Sunday 1st of December “Piccadilly Pick-a-Dozen
10am - 1pm, Tapanappa Winery. Load up the car with wine for the festive season!
Taste and buy wines from Terre a Terre /DAOSA, Tapanappa, CRFT, Barratt Wines and Greenhill WInes.
Sausage sizzle, coffee, cherries and flower stall!

Foggy Hill Vineyard Latest Reviews

Deep in character - 2010 Foggy Hill Pinot

Tony Love
Courier Mail, Advertiser etc
Review Date: 
4th of July 2012


Tapanappa 2010 Foggy Hill Pinot Noir

A gorgeous wine from close to the Southern Ocean, Brian Croser's Fleurieu vineyard named for its summer and autumn fogs. The 2010 growing season was a warm year, so this wine is deep in fruit character, with hints of star anise, tea and, wrapped up in the aromas, a lovely floral lift all beautifully complex. The palate is youthful and so very lively, with an impressive balance of acid and tannin.Deep and lingering flavours of dark cherry to finish. Terrific.

Value: Class

Food: Spicy squab

Rating: 4.5/5


Original article:

Best yet

Chris Shanahan
Canberra Times
Review Date: 
17th of June 2012

Tapanappa Tiers Vineyard Piccadilly Valley Chardonnay 2010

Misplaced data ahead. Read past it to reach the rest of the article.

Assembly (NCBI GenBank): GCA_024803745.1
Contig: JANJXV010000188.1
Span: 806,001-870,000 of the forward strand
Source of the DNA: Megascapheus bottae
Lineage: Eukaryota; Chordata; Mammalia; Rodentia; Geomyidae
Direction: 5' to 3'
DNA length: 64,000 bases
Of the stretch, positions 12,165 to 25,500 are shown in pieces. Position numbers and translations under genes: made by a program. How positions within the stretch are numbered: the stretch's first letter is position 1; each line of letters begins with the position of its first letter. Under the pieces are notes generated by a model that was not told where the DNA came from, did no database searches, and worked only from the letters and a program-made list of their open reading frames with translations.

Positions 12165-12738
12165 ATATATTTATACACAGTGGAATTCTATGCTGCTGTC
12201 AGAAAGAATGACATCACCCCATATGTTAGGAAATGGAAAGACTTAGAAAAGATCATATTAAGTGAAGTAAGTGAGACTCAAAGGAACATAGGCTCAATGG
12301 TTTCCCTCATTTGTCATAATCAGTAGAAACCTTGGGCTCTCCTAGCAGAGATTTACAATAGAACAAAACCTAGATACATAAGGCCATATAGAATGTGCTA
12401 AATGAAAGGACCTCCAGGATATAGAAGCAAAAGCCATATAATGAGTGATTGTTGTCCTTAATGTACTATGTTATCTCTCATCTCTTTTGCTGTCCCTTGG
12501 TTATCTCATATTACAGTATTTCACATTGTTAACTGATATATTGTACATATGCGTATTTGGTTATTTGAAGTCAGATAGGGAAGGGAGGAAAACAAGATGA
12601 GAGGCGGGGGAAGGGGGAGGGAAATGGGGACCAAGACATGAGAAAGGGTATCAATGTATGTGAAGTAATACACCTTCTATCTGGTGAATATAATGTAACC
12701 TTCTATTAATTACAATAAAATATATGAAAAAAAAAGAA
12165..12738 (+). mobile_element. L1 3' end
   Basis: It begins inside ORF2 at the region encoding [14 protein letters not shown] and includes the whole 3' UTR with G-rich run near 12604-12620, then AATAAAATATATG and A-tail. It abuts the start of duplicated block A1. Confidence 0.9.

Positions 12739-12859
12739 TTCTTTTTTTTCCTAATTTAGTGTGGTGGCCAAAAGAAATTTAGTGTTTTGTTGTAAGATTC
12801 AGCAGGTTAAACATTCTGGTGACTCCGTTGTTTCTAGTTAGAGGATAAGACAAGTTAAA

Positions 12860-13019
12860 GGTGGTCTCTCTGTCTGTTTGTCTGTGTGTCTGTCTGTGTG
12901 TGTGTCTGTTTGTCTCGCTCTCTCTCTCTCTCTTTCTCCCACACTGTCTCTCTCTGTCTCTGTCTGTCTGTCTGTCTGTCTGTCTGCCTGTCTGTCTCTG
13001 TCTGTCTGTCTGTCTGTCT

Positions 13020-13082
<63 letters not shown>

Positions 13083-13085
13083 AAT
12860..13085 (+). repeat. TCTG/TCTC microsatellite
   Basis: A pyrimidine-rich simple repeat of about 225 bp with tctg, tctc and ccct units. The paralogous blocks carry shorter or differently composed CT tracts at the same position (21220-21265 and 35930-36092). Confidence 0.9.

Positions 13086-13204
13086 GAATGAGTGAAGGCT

Tapanappa Foggy Hill Vineyard Fleurieu Peninsula Pinot Noir 2010

In 2001 Lion Nathan acquired Petaluma (founded in 1976 by Brian Croser). But Croser retained control of the Tiers vineyard, a key source of Petaluma chardonnay. The wine lives on under the Tapanappa label, a joint venture of the Croser family and French families behind Chateau Lynch-Bages and Bollinger Champagne. The finely structured wine delivers juicy, full, ripe-peach varietal flavours, combined with the nutty, spicy characters of fermentation and maturation in oak barrels. I rate Tapanappa’s ripe, fine-boned 2010 pinot noir as the best yet from this new vineyard, planted by Croser in 2003 – inspired by the very cool maritime climate.

2009 Foggy Hill Pinot, A Wine to Cellar

Peter Bourne
Gourmet Traveller WINE
Review Date: 
June 2012

Brian Croser is the man behind the iconic Australian winery Petaluma - now part of the Lion Nathan Group. He moved on to create Tapanappa with the Bizot Family of Bollinger fame and the Cazes family from Chateau Lynch-Bages. Croser chose an ultra-cool, maritime site called Foggy Hill to plant Pinot Noir for this deliciously drinkable red, which expresses itself with fresh floral aromas of redcurrant jelly and crushed strawberries with a touch of wild herbs. The palate is sweetly savoury, the finish long and ethereal.

Foggy Hill 2010 Pinot Noir

James Halliday
Wine Companion
Review Date: 
25th of May 2012

The bouquet offers seductive red fruit, cardamon and a savoury herbaceous, bramble note; the palate is finely laced with red fruits, with a surprising and refreshing level of fine grained tannins; soft on entry and firm to conclude, will benefit with a few years of ageing.
Rating: 94 points / 5 goblets
Drink By: 2016

Matthew Jukes' 100 Best Australian Wines 2012

Matthew Jukes
Review Date: 
24th of May 2012